Beautiful Painted Buntings

Shop Duncraft.com to attract Painted Buntings with white millet.

There are few birds in the U.S. that exhibit the incredible colors of the male Painted Bunting! He has a red chest, a green back and a blue head with a red eye-ring. And unlike some other birds, the male Painted keeps his colors year round. And the female Painted is pretty striking too, with a bright green back and a lighter yellow green belly.

Unfortunately, Painted Buntings are not found throughout the country. They are primarily seen in Texas, Oklahoma, Arkansas and Louisiana, with a smaller contingent found along the Carolina coasts and into Georgia. How lucky to live in those parts of the country if you love these birds!

This colorful bird can be found in brushlands and woodlands in it’s western range and along the East coast they are frequently seen in backyards. They make an open cupped nest that’s usually built in low vegetation.

Painted Buntings feed on seeds and insects. If you have these birds in your area, you can attract them to your yard with live or roasted mealworms. In winter, one of their favorite foods is millet seed!

Sadly, these beautiful birds are on the Near Threatened list, due to the decline in their numbers since 1965. The males have been a target for bird trappers that sell to the caged-bird market, especially in Mexico.

If you are lucky enough to have these birds in your yard, there are many ways you can help their populations. Keep their habitat in your backyard free of pesticides and insecticides. Provide proper plantings that will encourage them to nest, such as low, native bushes and vines.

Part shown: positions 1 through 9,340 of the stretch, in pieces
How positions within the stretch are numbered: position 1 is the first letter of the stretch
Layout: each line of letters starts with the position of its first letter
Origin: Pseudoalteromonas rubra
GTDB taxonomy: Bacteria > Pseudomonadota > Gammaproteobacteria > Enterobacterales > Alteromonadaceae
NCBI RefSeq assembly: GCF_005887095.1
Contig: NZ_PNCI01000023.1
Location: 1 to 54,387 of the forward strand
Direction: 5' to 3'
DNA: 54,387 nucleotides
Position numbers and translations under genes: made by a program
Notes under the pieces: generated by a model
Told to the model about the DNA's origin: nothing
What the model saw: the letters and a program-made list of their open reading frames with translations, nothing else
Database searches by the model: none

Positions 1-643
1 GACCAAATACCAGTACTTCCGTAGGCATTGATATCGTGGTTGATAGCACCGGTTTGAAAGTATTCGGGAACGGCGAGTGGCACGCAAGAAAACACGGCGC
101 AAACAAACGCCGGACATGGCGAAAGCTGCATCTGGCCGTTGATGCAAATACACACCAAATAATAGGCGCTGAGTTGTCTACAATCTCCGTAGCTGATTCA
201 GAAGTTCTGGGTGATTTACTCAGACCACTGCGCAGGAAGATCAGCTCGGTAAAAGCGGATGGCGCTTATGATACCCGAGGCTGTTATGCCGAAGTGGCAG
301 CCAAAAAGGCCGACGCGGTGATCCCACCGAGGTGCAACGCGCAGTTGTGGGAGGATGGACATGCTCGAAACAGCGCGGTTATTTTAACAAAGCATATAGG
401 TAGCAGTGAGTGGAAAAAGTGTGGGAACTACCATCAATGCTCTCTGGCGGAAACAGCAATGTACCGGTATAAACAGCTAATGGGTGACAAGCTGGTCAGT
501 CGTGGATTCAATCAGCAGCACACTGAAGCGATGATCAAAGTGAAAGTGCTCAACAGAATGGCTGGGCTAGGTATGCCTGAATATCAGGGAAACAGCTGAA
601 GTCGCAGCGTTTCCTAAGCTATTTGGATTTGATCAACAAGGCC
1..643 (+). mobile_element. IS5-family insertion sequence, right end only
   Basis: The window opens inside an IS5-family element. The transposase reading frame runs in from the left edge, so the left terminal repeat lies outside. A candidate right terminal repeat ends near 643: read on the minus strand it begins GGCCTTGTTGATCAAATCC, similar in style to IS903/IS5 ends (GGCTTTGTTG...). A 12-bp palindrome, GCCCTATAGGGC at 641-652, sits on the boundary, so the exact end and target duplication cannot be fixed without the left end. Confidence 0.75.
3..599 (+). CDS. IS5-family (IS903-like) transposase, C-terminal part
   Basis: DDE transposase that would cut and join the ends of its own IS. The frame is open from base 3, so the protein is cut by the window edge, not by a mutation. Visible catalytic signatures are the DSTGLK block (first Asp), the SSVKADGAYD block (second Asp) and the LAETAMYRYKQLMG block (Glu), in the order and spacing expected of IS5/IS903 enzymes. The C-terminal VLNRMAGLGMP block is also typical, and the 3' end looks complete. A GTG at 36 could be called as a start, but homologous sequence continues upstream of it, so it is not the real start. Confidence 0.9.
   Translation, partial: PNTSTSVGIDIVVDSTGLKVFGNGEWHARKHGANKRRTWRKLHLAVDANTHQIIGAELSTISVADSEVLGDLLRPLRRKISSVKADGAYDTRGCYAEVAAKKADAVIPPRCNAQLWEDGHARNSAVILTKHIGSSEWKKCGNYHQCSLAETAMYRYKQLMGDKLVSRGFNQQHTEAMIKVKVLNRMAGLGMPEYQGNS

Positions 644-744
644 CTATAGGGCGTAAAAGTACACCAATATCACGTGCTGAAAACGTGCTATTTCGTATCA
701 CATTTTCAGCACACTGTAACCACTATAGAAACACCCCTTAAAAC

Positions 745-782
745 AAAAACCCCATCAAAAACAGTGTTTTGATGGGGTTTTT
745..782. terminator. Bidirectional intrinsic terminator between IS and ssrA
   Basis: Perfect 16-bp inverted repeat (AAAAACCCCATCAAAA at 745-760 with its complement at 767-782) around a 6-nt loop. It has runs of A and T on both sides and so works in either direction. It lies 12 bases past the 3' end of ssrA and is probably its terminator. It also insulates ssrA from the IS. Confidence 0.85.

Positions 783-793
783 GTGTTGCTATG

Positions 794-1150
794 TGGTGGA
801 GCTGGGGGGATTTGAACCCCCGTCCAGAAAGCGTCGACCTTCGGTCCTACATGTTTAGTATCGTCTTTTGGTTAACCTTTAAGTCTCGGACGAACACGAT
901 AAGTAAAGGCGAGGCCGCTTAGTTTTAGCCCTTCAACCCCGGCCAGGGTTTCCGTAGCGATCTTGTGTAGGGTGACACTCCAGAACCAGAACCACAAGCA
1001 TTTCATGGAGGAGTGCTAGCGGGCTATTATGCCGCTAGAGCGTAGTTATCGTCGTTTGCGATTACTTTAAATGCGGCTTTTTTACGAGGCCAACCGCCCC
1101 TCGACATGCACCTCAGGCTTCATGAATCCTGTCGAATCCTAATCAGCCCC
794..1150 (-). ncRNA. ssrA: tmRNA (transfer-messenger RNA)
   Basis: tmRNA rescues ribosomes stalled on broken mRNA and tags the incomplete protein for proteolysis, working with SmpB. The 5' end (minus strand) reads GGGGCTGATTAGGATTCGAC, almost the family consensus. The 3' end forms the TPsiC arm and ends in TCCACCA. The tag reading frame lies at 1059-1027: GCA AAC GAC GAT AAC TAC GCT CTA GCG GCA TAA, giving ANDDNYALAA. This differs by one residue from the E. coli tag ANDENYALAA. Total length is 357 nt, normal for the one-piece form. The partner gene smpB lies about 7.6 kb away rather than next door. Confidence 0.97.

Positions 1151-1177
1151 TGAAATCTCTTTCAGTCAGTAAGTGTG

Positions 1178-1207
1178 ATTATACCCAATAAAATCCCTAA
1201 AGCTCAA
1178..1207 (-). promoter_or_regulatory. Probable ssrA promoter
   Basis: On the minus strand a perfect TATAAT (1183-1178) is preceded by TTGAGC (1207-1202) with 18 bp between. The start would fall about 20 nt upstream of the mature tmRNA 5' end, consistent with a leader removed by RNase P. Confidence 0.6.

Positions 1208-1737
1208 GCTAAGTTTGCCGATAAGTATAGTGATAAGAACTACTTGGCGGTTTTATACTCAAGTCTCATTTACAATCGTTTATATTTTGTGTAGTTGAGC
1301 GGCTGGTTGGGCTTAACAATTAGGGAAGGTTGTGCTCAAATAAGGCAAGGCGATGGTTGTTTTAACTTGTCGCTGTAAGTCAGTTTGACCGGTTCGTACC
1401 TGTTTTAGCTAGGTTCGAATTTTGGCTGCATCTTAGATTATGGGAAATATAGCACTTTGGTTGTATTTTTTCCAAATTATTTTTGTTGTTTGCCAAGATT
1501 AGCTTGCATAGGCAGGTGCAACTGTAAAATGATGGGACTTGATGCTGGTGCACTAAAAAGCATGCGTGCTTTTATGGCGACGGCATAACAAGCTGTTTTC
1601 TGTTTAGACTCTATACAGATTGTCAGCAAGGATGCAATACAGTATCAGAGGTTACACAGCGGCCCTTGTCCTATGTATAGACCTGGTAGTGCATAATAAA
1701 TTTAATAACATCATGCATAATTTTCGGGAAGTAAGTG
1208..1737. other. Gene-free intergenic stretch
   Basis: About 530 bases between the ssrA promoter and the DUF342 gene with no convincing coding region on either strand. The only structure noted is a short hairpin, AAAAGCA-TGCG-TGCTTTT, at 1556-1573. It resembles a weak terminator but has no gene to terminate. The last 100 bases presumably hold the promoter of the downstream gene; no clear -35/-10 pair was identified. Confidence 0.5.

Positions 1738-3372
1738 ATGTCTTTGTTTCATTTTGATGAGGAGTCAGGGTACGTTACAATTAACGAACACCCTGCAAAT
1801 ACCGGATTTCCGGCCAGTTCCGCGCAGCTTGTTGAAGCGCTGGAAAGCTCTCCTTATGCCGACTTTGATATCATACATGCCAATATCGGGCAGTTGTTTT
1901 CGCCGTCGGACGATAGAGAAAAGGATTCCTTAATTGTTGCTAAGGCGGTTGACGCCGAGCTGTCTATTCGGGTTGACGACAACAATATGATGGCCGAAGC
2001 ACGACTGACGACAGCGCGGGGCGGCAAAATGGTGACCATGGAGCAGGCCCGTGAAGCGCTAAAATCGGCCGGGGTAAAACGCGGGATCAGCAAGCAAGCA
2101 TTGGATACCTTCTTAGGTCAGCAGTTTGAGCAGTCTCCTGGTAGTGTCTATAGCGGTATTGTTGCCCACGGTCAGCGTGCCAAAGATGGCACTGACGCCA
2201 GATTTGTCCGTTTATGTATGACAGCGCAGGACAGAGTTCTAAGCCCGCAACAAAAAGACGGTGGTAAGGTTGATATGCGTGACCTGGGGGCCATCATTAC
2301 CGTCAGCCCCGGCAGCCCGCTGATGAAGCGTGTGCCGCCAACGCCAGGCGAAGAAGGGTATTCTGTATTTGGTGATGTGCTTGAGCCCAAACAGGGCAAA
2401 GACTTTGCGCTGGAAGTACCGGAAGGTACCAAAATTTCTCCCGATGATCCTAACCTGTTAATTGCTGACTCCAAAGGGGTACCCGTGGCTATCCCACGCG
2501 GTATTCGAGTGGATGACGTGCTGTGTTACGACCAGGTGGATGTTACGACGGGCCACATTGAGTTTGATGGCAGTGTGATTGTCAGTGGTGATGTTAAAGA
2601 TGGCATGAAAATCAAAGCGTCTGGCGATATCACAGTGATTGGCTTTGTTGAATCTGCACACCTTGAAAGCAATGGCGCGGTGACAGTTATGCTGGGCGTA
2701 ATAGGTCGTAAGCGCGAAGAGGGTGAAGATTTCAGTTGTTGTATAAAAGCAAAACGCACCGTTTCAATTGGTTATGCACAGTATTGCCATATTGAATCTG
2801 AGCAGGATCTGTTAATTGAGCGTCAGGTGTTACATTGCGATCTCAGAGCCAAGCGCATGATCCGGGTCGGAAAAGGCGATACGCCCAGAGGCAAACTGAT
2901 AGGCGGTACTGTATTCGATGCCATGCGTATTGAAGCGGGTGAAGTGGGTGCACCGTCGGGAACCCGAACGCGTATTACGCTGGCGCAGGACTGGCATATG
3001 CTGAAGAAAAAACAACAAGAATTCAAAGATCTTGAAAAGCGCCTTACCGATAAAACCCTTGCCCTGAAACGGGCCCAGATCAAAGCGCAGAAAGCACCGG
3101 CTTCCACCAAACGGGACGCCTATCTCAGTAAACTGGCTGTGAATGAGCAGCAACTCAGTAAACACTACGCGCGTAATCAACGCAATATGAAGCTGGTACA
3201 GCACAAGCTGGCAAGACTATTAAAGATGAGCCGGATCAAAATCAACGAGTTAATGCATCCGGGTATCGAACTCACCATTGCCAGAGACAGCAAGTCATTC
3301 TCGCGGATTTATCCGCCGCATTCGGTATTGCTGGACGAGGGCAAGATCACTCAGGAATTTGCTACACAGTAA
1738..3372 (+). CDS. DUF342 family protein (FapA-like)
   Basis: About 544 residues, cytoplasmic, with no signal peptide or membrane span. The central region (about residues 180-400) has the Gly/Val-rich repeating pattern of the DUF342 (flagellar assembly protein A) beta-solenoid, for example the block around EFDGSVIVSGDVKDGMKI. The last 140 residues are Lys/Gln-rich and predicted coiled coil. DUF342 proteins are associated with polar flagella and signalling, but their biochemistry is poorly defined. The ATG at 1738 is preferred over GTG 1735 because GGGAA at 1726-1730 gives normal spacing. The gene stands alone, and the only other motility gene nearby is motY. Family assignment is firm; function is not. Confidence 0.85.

Let your flowers and wildflowers go to seed in your yard to provide winter foods. And put out several feeders with millet or seed blends that contain millet. Since male Painted Buntings are extremely territorial, put out several feeders placed well away from each other. Provide them with a water source—buntings love to bathe. And don’t forget to keep your cats indoors! Shop Duncraft.com for bird feeders, white millet and more.

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  • Geri Pollard February 21, 2012 at 10:44 am

    Re: Painted buntings

    We are very fortunate to have these birds every summer. They arrive late April and leave late August. I was surprised to see your suggestion for attracting them in the winter, having never seen any after Aug. It’s a special day when they return! Every year we wonder if they will, and sure enough, they do. They are PB and Mrs PB to us, and our family knows them well by those names. We’ve had two couples at one time, but that’s rare. A special blessing to observe these birds, especially in our own backyard.